Although the case law in this area helps us to interpret the definition in Article 1, it is still unclear in many circumstances, which acts would be severe enough to constitute torture, especially where the acts or omissions exert psychological pain or suffering on the victim. Arguably, physical instances of pain and suffering are simpler to prove, often due to bodily harm being present on the victim as opposed to psychological harm, where physical marks are not tangible. This was discussed by the Special Rapporteur in his reports where a working definition has been provided. It is stated that psychological torture includes all types of pain or suffering which is intended to cause mental pain but without the bodily existence of the conduct. [7] The report further acknowledges that methods of treatment may cause severe psychological fear, indicating methods of torture includes anxiety, depriving victims of control over their own lives, humiliation, isolation, exclusion and betrayal. [8] Furthermore, the report also suggests that methods may also include targeting basic needs for example security, self-determination, dignity, and identity. [9]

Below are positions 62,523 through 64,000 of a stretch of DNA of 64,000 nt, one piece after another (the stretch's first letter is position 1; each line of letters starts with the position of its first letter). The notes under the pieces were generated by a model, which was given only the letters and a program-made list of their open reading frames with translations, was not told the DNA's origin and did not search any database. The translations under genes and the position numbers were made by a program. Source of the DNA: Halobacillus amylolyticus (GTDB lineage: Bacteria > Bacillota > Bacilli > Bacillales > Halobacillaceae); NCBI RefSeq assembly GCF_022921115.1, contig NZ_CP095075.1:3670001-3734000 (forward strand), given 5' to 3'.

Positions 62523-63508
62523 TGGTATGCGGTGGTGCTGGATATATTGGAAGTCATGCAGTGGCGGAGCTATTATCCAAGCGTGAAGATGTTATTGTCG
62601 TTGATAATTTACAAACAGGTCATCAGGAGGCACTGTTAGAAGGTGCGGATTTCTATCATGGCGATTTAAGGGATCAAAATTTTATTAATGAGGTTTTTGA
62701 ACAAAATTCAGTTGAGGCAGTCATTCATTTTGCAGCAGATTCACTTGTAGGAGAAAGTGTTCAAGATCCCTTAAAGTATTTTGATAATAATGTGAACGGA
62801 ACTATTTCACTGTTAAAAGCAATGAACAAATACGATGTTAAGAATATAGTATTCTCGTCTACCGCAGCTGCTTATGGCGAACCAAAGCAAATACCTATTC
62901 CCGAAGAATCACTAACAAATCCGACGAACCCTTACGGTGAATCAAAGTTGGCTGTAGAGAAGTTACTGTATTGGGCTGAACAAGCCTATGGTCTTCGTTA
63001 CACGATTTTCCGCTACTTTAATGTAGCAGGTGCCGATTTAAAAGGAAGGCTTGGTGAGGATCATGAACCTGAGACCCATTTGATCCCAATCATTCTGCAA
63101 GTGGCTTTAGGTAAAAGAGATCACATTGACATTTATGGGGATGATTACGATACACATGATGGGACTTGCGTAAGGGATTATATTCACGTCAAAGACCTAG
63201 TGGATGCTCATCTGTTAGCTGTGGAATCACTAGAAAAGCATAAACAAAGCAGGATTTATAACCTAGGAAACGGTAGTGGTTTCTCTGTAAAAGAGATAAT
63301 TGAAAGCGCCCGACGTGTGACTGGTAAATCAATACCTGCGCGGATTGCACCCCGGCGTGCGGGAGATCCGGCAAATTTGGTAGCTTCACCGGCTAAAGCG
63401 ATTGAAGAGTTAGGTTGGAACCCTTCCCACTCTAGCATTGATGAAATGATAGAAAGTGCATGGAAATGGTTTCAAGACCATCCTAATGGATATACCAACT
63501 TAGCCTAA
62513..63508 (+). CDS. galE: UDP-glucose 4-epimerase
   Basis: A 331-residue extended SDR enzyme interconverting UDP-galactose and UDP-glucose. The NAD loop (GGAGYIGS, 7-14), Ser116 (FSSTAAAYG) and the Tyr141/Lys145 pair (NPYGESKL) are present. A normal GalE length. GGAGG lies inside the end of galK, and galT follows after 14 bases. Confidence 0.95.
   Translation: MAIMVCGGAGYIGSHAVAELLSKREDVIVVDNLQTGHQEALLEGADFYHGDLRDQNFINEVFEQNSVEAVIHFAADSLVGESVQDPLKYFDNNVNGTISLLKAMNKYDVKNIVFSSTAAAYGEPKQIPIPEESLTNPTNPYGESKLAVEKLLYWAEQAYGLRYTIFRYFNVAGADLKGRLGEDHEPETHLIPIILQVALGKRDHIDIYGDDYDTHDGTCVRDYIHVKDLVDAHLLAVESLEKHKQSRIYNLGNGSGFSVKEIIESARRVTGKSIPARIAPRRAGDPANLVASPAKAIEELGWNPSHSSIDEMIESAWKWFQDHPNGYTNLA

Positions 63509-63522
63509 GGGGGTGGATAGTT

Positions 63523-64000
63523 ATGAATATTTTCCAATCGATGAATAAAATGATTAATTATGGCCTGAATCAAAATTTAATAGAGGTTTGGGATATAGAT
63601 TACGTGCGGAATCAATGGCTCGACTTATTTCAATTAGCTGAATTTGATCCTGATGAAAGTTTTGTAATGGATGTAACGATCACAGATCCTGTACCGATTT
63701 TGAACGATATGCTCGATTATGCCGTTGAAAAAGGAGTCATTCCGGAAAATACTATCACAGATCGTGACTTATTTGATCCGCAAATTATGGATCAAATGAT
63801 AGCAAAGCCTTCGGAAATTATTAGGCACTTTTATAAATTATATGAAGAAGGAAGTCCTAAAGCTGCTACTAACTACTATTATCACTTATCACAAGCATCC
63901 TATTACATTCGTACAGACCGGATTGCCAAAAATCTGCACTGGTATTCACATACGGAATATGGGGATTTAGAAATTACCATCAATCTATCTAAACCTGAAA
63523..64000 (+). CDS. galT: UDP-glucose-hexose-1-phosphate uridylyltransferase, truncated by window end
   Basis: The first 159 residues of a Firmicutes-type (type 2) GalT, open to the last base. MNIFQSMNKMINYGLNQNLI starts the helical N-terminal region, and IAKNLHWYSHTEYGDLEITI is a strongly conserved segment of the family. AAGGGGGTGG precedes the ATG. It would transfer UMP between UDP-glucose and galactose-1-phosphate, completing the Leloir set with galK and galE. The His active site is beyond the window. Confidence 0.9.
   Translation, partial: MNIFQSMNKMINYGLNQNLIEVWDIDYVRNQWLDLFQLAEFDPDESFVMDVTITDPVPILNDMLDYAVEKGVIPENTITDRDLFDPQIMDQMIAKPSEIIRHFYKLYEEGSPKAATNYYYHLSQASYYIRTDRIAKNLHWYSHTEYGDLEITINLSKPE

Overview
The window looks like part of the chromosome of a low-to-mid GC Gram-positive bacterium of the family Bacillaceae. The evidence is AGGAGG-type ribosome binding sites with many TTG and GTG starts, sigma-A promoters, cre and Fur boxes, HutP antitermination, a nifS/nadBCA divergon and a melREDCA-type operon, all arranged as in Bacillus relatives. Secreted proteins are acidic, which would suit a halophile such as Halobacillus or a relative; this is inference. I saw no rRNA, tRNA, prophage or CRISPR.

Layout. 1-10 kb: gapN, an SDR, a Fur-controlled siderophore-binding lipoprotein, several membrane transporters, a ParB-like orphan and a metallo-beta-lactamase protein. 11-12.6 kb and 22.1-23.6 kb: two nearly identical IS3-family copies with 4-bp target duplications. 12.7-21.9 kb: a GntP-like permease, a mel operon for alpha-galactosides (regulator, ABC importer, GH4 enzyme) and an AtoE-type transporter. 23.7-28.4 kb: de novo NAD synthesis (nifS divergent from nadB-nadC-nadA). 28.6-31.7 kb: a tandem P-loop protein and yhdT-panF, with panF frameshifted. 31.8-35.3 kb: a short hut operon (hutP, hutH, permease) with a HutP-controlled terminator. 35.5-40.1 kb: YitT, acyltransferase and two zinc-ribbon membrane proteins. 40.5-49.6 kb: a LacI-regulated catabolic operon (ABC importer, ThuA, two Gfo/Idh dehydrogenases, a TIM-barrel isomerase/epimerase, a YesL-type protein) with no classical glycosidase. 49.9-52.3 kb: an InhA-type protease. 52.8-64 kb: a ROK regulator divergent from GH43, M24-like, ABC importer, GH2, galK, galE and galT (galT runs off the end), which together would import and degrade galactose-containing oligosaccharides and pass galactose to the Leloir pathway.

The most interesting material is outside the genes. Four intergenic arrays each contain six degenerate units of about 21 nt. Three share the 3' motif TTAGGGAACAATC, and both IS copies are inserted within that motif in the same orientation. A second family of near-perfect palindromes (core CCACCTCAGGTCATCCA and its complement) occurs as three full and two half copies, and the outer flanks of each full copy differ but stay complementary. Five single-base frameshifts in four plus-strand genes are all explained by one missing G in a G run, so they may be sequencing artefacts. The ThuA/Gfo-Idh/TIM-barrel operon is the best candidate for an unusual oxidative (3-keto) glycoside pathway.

The Purpose Element

The Second element of the definition in Article 1, makes clear that the acts in question must be intentionally inflicted for a specific purpose. The list of specific purposes, although again are broad, contains situations where the acts are being inflicted in order to extract information or a confession, punishment, intimidation, coercion or for discriminatory purposes. Similar to the abovementioned issues surrounding nature, the definition does not elaborate further. However, this does provide for a wider scope of interpretation which may be helpful in certain circumstances.